U.S. & World News

Senate blocks Jan. 6 commission

By Morgan Miles, Staff Writer
A vote for an independent investigation into Jan. 6 failed after only 54 of the 60 necessary Senators voted yes. 
Photo courtesy of flickr.com

The Senate blocked an independent commission to investigate the Jan. 6 insurrection at the Capitol, preventing further bipartisan investigation efforts.  

This block marks the GOP’s first filibuster since Democrats have taken control of the upper chamber of Congress. Votes concluded on May 28 with 54 in favor of pressing forward with the investigative commission and 35 against. Sixty votes in favor were necessary to pass the bill.  

The Jan. 6 commission was modeled after a bill from two decades ago which called for an investigation of the Bush administration’s lack of preparation for the 9/11 terrorist attacks. 

Six Republican Senators voted yes to support the majority Democratic side: Sens. Lisa Murkowski (R-Alaska), Bill Cassidy (R-La.), Susan Collins (R-Maine), Ben Sasse (R-Neb.), Rob Portman (R-Ohio) and Mitt Romney (R-Utah). Each of these Republicans who voted for the commission, except Portman, also supported the impeachment of former president Donald Trump.

Sen. Pat Toomey (R-Penn.) missed the vote due to family commitments but claimed he would have voted in favor of the commission. However, Democrats still needed 10 Republicans to side with their request to prevent blockage of the bill in the Senate. Sens. Patty Murray (D-Wash.) and Sen. Kyrsten Sinema (D-Ariz.) did not vote.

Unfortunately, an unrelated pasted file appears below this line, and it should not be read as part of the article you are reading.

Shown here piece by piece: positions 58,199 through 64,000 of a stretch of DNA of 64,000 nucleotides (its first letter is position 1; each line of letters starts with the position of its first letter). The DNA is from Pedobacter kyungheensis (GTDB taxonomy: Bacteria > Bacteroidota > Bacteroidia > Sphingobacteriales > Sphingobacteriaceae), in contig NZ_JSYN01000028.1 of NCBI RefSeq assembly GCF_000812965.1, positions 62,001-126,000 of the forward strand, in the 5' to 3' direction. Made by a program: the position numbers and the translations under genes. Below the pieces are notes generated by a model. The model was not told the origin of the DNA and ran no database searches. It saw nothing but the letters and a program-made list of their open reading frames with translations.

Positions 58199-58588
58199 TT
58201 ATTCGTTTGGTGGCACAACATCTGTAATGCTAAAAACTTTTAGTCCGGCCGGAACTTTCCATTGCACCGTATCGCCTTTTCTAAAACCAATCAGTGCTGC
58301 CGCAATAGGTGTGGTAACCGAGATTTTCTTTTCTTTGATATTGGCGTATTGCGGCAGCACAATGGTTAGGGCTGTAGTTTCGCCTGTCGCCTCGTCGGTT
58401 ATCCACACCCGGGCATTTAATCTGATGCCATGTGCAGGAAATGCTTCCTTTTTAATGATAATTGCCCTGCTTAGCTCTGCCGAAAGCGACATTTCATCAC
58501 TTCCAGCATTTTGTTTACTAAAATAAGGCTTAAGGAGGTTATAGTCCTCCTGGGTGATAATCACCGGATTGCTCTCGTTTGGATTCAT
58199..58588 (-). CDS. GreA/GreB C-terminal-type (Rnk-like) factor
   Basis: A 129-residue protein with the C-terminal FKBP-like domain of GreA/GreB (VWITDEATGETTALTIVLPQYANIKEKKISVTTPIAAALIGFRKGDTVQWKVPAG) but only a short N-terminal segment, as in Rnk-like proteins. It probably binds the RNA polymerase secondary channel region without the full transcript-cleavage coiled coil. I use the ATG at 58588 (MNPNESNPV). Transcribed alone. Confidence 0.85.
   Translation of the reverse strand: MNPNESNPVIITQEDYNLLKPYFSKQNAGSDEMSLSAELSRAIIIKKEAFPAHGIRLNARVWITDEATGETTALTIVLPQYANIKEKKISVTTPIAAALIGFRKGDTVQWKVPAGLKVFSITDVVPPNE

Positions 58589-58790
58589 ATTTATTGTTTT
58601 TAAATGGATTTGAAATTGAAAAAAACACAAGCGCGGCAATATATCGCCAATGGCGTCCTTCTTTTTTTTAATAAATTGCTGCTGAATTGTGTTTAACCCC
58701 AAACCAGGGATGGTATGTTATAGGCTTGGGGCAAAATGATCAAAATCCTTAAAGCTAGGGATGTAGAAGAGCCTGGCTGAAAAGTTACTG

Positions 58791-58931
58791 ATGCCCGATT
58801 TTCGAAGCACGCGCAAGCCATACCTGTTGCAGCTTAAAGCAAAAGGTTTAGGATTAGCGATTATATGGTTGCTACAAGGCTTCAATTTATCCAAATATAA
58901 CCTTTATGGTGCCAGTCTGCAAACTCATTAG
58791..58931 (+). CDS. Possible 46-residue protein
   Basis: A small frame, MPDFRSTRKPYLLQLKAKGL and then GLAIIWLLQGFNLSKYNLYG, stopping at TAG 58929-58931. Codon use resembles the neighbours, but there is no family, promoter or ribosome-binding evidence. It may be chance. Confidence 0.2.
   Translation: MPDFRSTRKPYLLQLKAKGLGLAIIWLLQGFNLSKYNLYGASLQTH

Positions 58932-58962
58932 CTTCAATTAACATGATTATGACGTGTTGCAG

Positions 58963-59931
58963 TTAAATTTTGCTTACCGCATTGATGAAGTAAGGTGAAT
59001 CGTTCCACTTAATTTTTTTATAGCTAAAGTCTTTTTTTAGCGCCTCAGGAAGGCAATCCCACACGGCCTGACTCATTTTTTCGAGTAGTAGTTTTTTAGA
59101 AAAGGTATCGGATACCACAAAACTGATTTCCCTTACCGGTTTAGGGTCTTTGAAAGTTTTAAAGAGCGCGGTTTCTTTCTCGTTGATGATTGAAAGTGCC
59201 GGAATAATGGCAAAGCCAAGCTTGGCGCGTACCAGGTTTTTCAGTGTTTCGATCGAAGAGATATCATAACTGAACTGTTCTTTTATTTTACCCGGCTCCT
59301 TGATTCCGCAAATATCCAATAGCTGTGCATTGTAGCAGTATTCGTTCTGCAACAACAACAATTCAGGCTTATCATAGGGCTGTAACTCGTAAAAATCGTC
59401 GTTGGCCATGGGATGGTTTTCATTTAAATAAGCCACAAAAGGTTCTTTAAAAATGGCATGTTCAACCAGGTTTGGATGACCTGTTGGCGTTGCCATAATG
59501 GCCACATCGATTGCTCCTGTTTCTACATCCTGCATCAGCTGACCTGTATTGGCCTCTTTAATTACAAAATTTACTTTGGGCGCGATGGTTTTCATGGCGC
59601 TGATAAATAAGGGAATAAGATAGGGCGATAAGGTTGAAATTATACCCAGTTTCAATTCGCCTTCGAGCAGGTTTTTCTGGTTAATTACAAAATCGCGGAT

In the House, 35 GOP members voted to push the investigation forward, while the rest voted against the commission. 

Democrats including Senate Majority Leader Chuck Schumer argued that Republicans blocked the legislation due to concerns about midterm elections and pressure from Trump. 

“Donald Trump’s big lie has now enveloped the Republican Party,” Schumer said.

Schumer believes that an inquiry into the insurrection could threaten future Republican election successes. 

The 2022 midterm elections will challenge every House seat and 34 of the 100 Senate seats. Incumbent Republicans may remain loyal to the party and Trump, seeing this as an electoral advantage. 

Republican Senator Minority Leader Mitch McConnell, an adamant opponent of the bill, has spoken about the voting on the commission, calling it a “purely political exercise.”

“I’ll continue to urge my colleagues to oppose this extraneous layer when the time comes for the Senate to vote,” McConnell stated before the vote. 

House Speaker Nancy Pelosi replied, saying: “Leader McConnell and Senate Republicans’ denial of the truth of the January 6 insurrection brings shame to the Senate…Republicans’ cowardice in rejecting the truth of that dark day makes our Capitol and our country less safe.”

Commentators have lamented that the grasp of politics has overridden pleas for bipartisanship. Sen. Joe Manchin (D-W.V.) affirmed that the bill “was done in the most bipartisan way.” 

Since the vote, ideas for independent committees to further investigate the Capitol riot have surfaced. Meanwhile, several criminal investigations regarding the Jan. 6 insurrection are ongoing, which Democrats hope is a sign for a future committee. 

The status of creating a new investigative committee remains unknown. 

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